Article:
What prayer is the Lord answering by these “terrible things,” for no right-thinking parent has ever prayed for a disabled child?

He is answering our desire to be conformed to His image—that is the fundamental desire of every true believer. If you are praying for sanctification, be prepared for “terrible things.” The Lord sanctifies and purifies through the fires of affliction if that’s what it takes for us to stand in awe of Him.

Remember the question put to the Lord Jesus concerning the blind man. The Disciples had the same faulty notion as the prosperity gospelers; that God was punishing sin. The Lord said, Neither hath this man sinned, nor his parents: but that the works of God should be made manifest in him” (John 9:1-3). Commenting on this verse, John Piper said, “the explanation for the blindness lies not in the past causes, but in the future purposes.”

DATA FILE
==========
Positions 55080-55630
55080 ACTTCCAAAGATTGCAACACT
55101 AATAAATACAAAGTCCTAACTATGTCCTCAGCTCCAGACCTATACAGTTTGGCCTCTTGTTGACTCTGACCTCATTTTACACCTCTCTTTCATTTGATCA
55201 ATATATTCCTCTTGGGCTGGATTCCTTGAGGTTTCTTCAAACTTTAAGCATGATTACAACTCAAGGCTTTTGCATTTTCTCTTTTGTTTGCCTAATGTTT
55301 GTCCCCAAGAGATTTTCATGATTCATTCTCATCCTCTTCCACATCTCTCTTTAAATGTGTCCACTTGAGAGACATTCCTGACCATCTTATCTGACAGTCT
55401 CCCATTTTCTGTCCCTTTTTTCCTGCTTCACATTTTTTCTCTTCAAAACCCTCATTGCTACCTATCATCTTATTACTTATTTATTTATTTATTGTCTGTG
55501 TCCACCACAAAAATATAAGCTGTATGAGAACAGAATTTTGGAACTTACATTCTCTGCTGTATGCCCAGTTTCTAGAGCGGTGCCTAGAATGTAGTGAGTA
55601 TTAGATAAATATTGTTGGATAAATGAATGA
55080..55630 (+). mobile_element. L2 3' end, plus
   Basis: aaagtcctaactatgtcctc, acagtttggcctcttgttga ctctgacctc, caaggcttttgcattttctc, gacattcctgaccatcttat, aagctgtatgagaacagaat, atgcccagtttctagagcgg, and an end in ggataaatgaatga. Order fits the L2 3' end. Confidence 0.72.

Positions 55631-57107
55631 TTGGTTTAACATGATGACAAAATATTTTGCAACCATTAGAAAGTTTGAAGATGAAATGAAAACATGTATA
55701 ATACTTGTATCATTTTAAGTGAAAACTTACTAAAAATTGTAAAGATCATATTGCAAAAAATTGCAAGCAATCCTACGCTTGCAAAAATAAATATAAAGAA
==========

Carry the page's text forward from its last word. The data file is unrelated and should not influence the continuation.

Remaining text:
In many cases, God is not only conforming us to his image, but He is creating useful instruments of ministry to others in similar circumstances, so that we become, like Jesus Himself, a “wounded healer” (Hebrews 2:18).

I know of parents with disabled children who have adopted more with the same conditions. My friend Steven Lee (of SermonAudio), and his wife Jamie had a little boy, Martin, with a heart condition. Since then, both he and Jamie have adopted two little children from China with the same condition as this their own son. Why?  Because the Lord has opened their heart and enlarged it with compassion for children in the same condition.